Computer Supported Collaborative Writing (häftad)
Häftad (Paperback / softback)
Antal sidor
Edition. ed.
Springer-Verlag Berlin and Heidelberg GmbH & Co. K
Sharples, Mike (ed.)
8 Illustrations, black and white; XV, 222 p. 8 illus.
234 x 156 x 13 mm
340 g
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1 Paperback / softback
Computer Supported Collaborative Writing (häftad)

Computer Supported Collaborative Writing

Häftad Engelska, 1993-02-01
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M. Sharples 1. 1 The Collaborative Tradition Collaborative writing is nothing new. The description below is from the introduction to a book published in 1911: Every page, however, has been debated and passed by the three of us. Our usual method has been, first to pick up a subject that interested us, perhaps a subject we had been talking about for a long while, then to discuss it and argue over it, ashore and afloat, in company and by ourselves, till we came to our joint conclusion. Then on a rough day, in a set-to discussion, I would take down notes, which frequently amounted in length to more than half the finished article. From the notes I would make a rough draft, which, after more discussion, would be re written, and again, after revision, typewritten. We would go through the printer's proofs together and finally, after reading the matter in print, we have once more revised it for book publication. Collaboration could not be more thorough. (Reynolds, et al. 1911, p. x) The book, Seems So! A Working-class View of Politics, was written by an aca demic working closely with two fishermen.
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Bloggat om Computer Supported Collaborative Writing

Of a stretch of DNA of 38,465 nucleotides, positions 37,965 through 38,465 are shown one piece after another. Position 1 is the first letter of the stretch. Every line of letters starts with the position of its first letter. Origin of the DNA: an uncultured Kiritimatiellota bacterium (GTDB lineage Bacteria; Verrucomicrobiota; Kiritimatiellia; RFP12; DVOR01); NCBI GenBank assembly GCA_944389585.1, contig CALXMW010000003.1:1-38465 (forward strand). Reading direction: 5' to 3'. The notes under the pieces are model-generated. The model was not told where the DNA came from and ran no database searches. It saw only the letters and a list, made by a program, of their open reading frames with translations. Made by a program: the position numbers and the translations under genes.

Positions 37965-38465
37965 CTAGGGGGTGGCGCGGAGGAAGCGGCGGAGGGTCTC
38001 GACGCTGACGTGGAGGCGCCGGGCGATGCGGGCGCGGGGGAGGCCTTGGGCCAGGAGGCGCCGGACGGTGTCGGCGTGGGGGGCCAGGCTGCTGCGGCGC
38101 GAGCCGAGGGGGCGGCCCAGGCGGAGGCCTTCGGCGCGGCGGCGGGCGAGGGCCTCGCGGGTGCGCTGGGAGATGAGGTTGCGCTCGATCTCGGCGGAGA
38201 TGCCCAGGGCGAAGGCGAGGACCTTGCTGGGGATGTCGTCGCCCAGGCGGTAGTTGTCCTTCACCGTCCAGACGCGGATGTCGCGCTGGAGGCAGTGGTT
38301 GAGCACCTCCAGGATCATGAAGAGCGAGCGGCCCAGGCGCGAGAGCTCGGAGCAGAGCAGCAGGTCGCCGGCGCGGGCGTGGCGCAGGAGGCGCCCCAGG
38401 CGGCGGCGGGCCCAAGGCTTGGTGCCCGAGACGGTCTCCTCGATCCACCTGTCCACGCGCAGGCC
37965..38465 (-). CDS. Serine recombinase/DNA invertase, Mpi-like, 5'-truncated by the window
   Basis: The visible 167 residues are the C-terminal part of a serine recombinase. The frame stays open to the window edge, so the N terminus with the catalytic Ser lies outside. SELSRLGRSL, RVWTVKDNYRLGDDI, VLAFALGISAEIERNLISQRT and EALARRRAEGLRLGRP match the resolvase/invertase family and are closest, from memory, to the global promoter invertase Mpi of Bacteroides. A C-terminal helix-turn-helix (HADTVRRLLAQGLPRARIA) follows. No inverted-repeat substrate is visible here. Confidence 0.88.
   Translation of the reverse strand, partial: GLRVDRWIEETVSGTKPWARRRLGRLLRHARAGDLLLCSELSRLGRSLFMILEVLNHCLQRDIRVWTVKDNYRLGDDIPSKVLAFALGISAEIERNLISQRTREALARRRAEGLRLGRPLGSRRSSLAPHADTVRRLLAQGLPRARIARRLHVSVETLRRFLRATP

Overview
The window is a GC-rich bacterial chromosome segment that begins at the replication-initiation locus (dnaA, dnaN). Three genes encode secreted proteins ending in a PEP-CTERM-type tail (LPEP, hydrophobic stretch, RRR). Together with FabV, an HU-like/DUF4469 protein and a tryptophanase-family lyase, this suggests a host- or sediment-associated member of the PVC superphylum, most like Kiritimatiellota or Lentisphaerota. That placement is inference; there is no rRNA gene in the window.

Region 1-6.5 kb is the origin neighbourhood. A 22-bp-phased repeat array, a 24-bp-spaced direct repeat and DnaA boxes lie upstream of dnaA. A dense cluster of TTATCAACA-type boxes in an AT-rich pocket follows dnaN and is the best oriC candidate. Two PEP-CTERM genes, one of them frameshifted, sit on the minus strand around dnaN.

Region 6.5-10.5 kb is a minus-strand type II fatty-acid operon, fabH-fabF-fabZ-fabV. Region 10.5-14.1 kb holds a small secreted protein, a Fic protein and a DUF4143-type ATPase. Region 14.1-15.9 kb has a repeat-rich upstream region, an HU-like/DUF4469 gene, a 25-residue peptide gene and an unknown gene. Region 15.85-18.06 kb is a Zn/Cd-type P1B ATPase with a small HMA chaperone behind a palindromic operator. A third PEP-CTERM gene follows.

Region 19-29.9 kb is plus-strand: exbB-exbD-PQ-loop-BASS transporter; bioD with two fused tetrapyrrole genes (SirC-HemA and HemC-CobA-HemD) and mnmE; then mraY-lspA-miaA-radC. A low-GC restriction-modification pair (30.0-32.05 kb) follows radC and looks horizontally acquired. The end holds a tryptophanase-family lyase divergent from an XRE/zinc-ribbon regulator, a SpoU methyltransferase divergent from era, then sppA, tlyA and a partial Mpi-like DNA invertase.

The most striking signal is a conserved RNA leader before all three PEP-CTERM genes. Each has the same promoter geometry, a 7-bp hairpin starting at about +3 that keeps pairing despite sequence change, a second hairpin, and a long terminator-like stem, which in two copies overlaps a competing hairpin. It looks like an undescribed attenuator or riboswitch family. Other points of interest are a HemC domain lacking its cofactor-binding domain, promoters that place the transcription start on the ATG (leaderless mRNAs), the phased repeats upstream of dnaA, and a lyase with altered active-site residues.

1 Introduction.- 1.1 The Collaborative Tradition.- 1.2 New Ways of Working Together.- 1.3 Grand Plans or Small Tools.- 2 Research Issues in the Study of Computer Supported Collaborative Writing.- 2.1 Introduction.- 2.2 Background.- 2.3 Writing and Group Working.- 2.3.1 Single-Author Writing.- 2.3.2 Small-Group Working.- 2.3.3 Collaborative Writing.- 2.4 Research Issues.- 2.5 Task Issues.- 2.5.1 Strategies for Partitioning and Coordination.- 2.5.2 Interleaving Tasks.- 2.6 Group Issues.- 2.6.1 Substitutability and Interdependence Between Group Members.- 2.6.2 Roles.- 2.6.3 Management of Conflict.- 2.6.4 Sub-Groups.- 2.7 Communication Issues.- 2.7.1 Identifying the Purpose of a Communicated Representation.- 2.7.2 Communication in Context.- 2.7.3 Deindividuation and Media Effects.- 2.7.4 Structured Communication.- 2.8 External Representation Issues.- 2.8.1 What To Represent?.- 2.8.2 Constraints.- 2.8.3 Communication of Representations.- 2.8.4 Effects of Media on Representations.- 2.8.5 Version Management.- 2.9 Conclusion.- 3 Social Writing: Premises and Practices in Computerized Contexts.- 3.1 Introduction.- 3.2 Background.- 3.2.1 Perspectives.- 3.2.2 Technology.- 3.3 Case Studies.- 3.3.1 Case Study 1: A Specification.- 3.3.2 Case Study 2: A Document to Support Budget Allocation Decisions.- 3.4 Conclusions.- 4 Computer Networking for Development of Distance Education Courses.- 4.1 Introduction.- 4.2 Issues in Course Team Collaboration.- 4.2.1 Models of Course Development.- 4.2.2 Course Team Work: An Instrumental Perspective..- 4.2.3 Course Team Work: What it's Really Like.- 4.3 Technology Support for Course Team Work.- 4.3.1 Networked Groupware.- 4.3.2 Three Success Stories.- 4.3.3 Factors Affecting Successful Implementation.- 4.4 Conclusion.- 5 How Collaborative is Collaborative Writing? An Analysis of the Production of Two Technical Reports.- 5.1 Introduction.- 5.2 Background and Method.- 5.3 Document 1: The Consultancy Report.- 5.3.1 Authors.- 5.3.2 Document and Facilities.- 5.3.3 Design and Procedure.- 5.3.4 Results for Document 1.- 5.4 Document 2: The Project Document.- 5.4.1 Authors.- 5.4.2 Document and Facilities.- 5.4.3 Design and Procedure.- 5.4.4 Results for Document 2.- 5.5 General Discussion.- 5.6 Conclusion.- 6 A Survey of Experiences of Collaborative Writing.- 6.1 Introduction.- 6.2 Method.- 6.3 Results.- 6.3.1 Document.- 6.3.2 Organization of Work.- 6.3.3 Group.- 6.3.4 Orientation.- 6.4 Discussion.- 6.4.1 Results.- 6.4.2 Coverage.- 7 Multimedia Conferencing as a Tool for Collaborative Writing: A Case Study.- 7.1 Introduction.- 7.1.1 Collaborative Writing.- 7.1.2 Multimedia Conferencing.- 7.1.3 Collaborative Writing with Multimedia Conferencing Support.- 7.1.4 Case Study.- 7.2 Supporting Mechanism.- 7.2.1 CAR Multimedia Conferencing System.- 7.2.2 Electronic Mail.- 7.2.3 Shared Filestore.- 7.2.4 Consistency and Concurrency Control.- 7.3 Document Evolution.- 7.3.1 Generating Ideas.- 7.3.2 Managing the Development.- 7.3.3 Review and Commenting.- 7.3.4 Integration.- 7.3.5 Decision Making and Conflict Resolution.- 7.4 Assessment and Evaluation.- 7.4.1 Using Synchronous and Asynchronous Modes of Communication.- 7.4.2 SCCS.- 7.4.3 Sharing Applications.- 7.5 Conclusions.- 8 Reviewing Designs for a Synchronous-Asynchronous Group Editing Environment.- 8.1 Introduction.- 8.2 Cooperative Work.- 8.2.1 Direct Communication.- 8.2.2 Shared Artefacts.- 8.2.3 Broad-Based Requirements.- 8.3 Issues in Computer Support for Direct Communication.- 8.3.1 Some Ideas for Conversation Space Design.- 8.4 Issues in Shared Editor Design.- 8.4.1 Some Ideas for Shared Editor Design.- 8.5 Design Ideas for Integrating Conversation Spaces and Shared Editor.- 8.5.1 Establishing Referential Identity.- 8.5.2 Providing a "Global" Conversation Space.- 8.5.3 Playback Facilities.- 8.6 Discussion.- 9 A Case Study in Task Analysis for the Design of a Collaborative Document Production System.- 9.1 Introduction.- 9.2 Context of the Design.- 9.2.1 IBC